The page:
Skymet weather

La Nina Hold Reins Of Monsoon, Negative Indian Ocean Dipole In Progress

August 7, 2022 4:07 PM |

Monsoon 2022

The sea surface temperatures (SSTs) variation in the Pacific Ocean and the Indian Ocean remain precarious, without any clear pattern. The ONI (Oceanic Nino Index) based on SST’s departures from average in the Nino 3.4 region remains below the threshold of -0.5°C, since October 2021. The Indian Ocean Dipole has been very close to or exceeded -ve IOD threshold ( at or below -0.4°C), over the past 8 weeks. The numerical models indicate the -ve IOD condition to continue till the fall of the year 2022.  La Nina is favoured to continue with about a 60% chance during the Indian monsoon and possibly increase through the fall and early winter of 2022.

AUIO

For a full-fledged La Nina episode, these thresholds must be exceeded for a period of at least 5 consecutive overlapping 3-month seasons. La Nina event with quarterly ONI >/= -0.5°C has been continuing since July-Aug-Sep (JAS) 2020 till now, with a brief drop during MJJ & JJA 2021.

AULN

However, the ONI value of +/- 0.4°C continues to be aligned for El Nino/La Nina, particularly when the index gets back to the margins again. The current episode of La Nina is heading for one of the longest since 1998 when it lasted for 32 months ( JJA 1998- JFM 2001).

ONI

ENSO: During the last 4 weeks, +ve change in the equatorial SST anomalies were observed in the eastern Pacific Ocean, while -ve changes were visible in the east-central Pacific. However, the pattern remains indiscernible to draw any conclusive inference.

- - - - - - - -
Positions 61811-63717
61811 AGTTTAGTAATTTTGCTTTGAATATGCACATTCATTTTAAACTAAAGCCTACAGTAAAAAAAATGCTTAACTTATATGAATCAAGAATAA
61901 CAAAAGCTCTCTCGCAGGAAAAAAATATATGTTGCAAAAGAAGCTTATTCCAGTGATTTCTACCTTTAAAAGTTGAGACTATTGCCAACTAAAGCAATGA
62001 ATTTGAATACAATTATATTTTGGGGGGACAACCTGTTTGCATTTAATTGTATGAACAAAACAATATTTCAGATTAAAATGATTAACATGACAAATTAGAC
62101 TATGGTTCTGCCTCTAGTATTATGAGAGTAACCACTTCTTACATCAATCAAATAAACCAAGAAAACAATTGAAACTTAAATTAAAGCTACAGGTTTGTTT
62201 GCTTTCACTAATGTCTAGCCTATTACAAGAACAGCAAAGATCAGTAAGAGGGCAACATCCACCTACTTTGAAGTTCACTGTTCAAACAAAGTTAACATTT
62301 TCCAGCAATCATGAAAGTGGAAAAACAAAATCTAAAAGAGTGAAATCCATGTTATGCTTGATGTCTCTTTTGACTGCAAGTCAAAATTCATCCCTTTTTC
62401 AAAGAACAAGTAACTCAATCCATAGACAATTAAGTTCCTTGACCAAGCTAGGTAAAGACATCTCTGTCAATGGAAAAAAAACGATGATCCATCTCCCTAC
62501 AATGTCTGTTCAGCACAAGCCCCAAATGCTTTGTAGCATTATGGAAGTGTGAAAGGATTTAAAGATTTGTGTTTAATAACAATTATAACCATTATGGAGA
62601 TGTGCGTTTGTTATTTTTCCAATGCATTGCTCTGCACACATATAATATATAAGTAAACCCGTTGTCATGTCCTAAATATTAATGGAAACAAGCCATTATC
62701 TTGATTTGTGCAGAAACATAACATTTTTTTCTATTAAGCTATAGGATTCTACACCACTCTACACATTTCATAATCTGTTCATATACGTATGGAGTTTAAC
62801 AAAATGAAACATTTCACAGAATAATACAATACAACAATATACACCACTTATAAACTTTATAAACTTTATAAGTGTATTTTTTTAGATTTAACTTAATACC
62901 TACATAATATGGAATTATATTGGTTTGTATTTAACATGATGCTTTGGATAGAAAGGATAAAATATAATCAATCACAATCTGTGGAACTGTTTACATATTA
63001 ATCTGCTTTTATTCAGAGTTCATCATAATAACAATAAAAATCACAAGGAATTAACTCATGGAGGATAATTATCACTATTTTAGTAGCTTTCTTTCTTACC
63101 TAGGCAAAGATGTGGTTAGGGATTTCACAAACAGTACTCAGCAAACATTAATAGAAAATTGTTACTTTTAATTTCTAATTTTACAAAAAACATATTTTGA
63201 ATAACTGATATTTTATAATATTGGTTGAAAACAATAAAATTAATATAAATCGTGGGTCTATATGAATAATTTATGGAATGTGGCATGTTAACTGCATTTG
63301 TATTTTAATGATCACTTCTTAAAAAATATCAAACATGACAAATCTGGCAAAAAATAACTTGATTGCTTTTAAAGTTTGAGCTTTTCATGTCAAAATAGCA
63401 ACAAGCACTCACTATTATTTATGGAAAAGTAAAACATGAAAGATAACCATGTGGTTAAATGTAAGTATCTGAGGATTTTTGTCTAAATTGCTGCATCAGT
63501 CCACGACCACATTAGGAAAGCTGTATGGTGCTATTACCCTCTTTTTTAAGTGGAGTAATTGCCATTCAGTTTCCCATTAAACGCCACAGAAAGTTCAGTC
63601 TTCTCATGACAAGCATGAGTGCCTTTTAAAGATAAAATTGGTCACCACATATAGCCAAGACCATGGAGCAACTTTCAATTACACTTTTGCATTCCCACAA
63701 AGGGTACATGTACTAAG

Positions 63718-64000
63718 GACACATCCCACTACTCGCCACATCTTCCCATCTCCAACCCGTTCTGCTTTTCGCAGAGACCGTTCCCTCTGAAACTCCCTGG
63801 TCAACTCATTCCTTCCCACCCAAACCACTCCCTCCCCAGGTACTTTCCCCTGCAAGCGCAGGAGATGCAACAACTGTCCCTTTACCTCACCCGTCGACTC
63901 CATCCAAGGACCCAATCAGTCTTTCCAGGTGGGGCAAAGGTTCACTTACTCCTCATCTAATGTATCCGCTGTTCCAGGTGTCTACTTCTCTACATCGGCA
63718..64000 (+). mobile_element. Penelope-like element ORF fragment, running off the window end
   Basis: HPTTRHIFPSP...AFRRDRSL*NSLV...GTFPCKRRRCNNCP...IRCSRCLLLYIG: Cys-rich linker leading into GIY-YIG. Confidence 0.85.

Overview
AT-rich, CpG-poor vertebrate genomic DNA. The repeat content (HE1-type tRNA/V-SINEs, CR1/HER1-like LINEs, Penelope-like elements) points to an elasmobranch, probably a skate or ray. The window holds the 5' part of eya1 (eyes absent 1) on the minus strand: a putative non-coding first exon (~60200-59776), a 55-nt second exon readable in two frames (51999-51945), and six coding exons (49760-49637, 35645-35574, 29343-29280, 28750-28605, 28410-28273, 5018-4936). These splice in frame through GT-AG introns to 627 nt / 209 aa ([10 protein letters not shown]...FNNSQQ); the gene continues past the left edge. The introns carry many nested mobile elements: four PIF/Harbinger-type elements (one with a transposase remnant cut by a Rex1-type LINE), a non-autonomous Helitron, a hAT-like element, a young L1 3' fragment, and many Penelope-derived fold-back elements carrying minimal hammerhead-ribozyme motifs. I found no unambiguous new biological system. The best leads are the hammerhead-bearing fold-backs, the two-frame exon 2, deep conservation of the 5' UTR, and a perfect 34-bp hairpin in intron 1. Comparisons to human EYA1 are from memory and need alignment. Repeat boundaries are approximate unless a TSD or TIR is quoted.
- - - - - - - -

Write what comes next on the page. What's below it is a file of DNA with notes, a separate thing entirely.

Nino Indices

IOD: A -ve Indian Ocean Dipole is still under progress. The IOD index value has been continuing below the threshold of -0.4°C for the last 7 weeks. The latest index value for the week ending 31 July 2022 was -0.88°C. Negative IOD increases the chance of subdued rains, subject to compatibility of other ocean parameters.

IOD

The model predictions indicate a slight rise in the temperatures during August but remain far below the threshold. Thereafter, it shows a steep fall in the closing monsoon month of September.

MJO: After a week of robust activity over the Indian Ocean and the Maritime Continent, the MJO signal is weakening again. The eastward progression seems to be getting stalled and the amplitude remains confined to the inner ring. The proximity of MJO in Phase 2&3 may still infuse weak convection over the Indian seas. Ongoing La Nina conditions and the conciliatory note of MJO may have constructive interference, but the forecast remains jumbled.

MJO

IOD and La Nina showdown are very evident. Who wins, remains unclear at this stage. The daily monsoon rainfall has dropped below normal for the 7th straight day. The seasonal surplus of 14% at one stage in mid-July has now lowered to 6%. Cumulative rainfall since 01st June is still surplus and can absorb the beat of weak monsoon pulse for a few days.






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